Posted by: Matt Stansberry
data center cooling
Jeremy Porter, Senior Internet Data Center Architect at data center and managed services provider Core NAP, has developed a very low-cost thermal monitoring system for the company’s newest data centers. Porter has bussed a system of low-voltage thermal sensors together over Cat5 cable. The monitors report back to a database that can map data center temperatures in real time. Porter plans to be able to put multiple monitors in cabinets, under floors and in the cable runs above the racks. The sensors from Maxim IC report to USB readers plugged into Linux hosts. The hosts log data to a local Web server, and Core NAP plans to combine that info with Visio maps of the data center.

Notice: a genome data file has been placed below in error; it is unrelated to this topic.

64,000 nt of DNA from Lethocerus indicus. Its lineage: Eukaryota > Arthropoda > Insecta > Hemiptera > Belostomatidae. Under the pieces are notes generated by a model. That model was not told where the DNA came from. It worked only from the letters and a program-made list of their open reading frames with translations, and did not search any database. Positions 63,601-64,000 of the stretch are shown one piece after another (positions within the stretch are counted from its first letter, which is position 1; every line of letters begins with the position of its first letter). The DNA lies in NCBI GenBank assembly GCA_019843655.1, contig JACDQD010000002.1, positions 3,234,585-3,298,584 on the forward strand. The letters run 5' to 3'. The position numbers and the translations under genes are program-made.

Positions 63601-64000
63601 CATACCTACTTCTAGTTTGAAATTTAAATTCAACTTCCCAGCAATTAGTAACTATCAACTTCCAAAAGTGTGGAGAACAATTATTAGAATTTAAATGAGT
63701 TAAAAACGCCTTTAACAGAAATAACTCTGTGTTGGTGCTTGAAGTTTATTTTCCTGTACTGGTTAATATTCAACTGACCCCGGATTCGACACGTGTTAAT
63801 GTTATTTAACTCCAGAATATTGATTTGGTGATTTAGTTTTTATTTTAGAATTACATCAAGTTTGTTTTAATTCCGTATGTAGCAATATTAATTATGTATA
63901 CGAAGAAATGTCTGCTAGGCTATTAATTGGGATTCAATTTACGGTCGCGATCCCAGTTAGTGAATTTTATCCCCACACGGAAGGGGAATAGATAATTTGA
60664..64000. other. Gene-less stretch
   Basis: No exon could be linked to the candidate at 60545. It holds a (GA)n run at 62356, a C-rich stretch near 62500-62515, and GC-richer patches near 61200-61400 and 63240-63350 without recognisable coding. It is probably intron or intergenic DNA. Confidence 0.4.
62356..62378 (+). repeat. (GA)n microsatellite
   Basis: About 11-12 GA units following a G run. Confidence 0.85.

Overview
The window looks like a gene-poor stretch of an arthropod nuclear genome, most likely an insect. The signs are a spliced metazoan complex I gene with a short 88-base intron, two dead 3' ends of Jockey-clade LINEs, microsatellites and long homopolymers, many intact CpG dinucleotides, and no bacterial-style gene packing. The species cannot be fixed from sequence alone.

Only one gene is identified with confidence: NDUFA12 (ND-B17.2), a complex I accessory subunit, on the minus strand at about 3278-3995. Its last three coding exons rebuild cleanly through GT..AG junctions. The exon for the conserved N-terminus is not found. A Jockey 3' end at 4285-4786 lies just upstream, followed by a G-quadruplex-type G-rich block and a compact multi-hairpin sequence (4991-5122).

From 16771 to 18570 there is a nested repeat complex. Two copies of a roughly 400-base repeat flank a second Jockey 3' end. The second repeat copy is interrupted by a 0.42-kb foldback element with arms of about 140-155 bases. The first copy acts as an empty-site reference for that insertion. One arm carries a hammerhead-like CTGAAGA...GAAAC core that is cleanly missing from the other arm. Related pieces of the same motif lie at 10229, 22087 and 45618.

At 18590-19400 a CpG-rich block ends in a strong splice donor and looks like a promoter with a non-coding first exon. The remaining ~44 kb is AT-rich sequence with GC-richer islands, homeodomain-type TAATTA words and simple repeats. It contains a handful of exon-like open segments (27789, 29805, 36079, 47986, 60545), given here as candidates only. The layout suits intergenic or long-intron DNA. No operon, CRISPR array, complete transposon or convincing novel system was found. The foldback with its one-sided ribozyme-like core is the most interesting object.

“We bid out the price to buy some of these thermal mapping products,” Porter said. “The systems start around $1,000 and cost around $100 per sensor. We’re able to deploy our system for well under $25 per sensor, including bus and reader. The software is fully supported in the Linux kernel so we don’t have to write any drivers. When I told management how much it would cost it didn’t take me long to get them to fund the project.”
Porter says Core NAP customers are interested in high-density server configurations, and modern blade servers can throw off hot-cold aisle set ups, so thermal mapping is critical to staying on top of customers’ density demands.